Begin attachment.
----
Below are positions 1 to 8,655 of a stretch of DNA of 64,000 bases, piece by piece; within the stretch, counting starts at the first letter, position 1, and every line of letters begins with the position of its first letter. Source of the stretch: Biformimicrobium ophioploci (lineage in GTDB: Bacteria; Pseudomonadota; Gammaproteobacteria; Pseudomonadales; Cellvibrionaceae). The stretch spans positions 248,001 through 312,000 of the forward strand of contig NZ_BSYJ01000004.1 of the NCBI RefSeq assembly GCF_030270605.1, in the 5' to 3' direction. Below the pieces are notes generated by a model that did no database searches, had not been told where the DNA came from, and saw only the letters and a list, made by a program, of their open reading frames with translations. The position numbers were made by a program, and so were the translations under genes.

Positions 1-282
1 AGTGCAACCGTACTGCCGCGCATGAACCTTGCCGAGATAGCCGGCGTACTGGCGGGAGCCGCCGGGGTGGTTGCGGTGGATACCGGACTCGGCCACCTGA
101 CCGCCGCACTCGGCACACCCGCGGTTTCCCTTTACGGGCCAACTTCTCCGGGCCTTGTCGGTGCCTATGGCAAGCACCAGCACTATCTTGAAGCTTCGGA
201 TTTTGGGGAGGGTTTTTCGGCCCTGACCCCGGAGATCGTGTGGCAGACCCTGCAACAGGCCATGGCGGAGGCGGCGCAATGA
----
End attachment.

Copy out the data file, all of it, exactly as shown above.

Below are positions 1 to 8,655 of a stretch of DNA of 64,000 bases, piece by piece; within the stretch, counting starts at the first letter, position 1, and every line of letters begins with the position of its first letter. Source of the stretch: Biformimicrobium ophioploci (lineage in GTDB: Bacteria; Pseudomonadota; Gammaproteobacteria; Pseudomonadales; Cellvibrionaceae). The stretch spans positions 248,001 through 312,000 of the forward strand of contig NZ_BSYJ01000004.1 of the NCBI RefSeq assembly GCF_030270605.1, in the 5' to 3' direction. Below the pieces are notes generated by a model that did no database searches, had not been told where the DNA came from, and saw only the letters and a list, made by a program, of their open reading frames with translations. The position numbers were made by a program, and so were the translations under genes.

Positions 1-282
1 AGTGCAACCGTACTGCCGCGCATGAACCTTGCCGAGATAGCCGGCGTACTGGCGGGAGCCGCCGGGGTGGTTGCGGTGGATACCGGACTCGGCCACCTGA
101 CCGCCGCACTCGGCACACCCGCGGTTTCCCTTTACGGGCCAACTTCTCCGGGCCTTGTCGGTGCCTATGGCAAGCACCAGCACTATCTTGAAGCTTCGGA
201 TTTTGGGGAGGGTTTTTCGGCCCTGACCCCGGAGATCGTGTGGCAGACCCTGCAACAGGCCATGGCGGAGGCGGCGCAATGA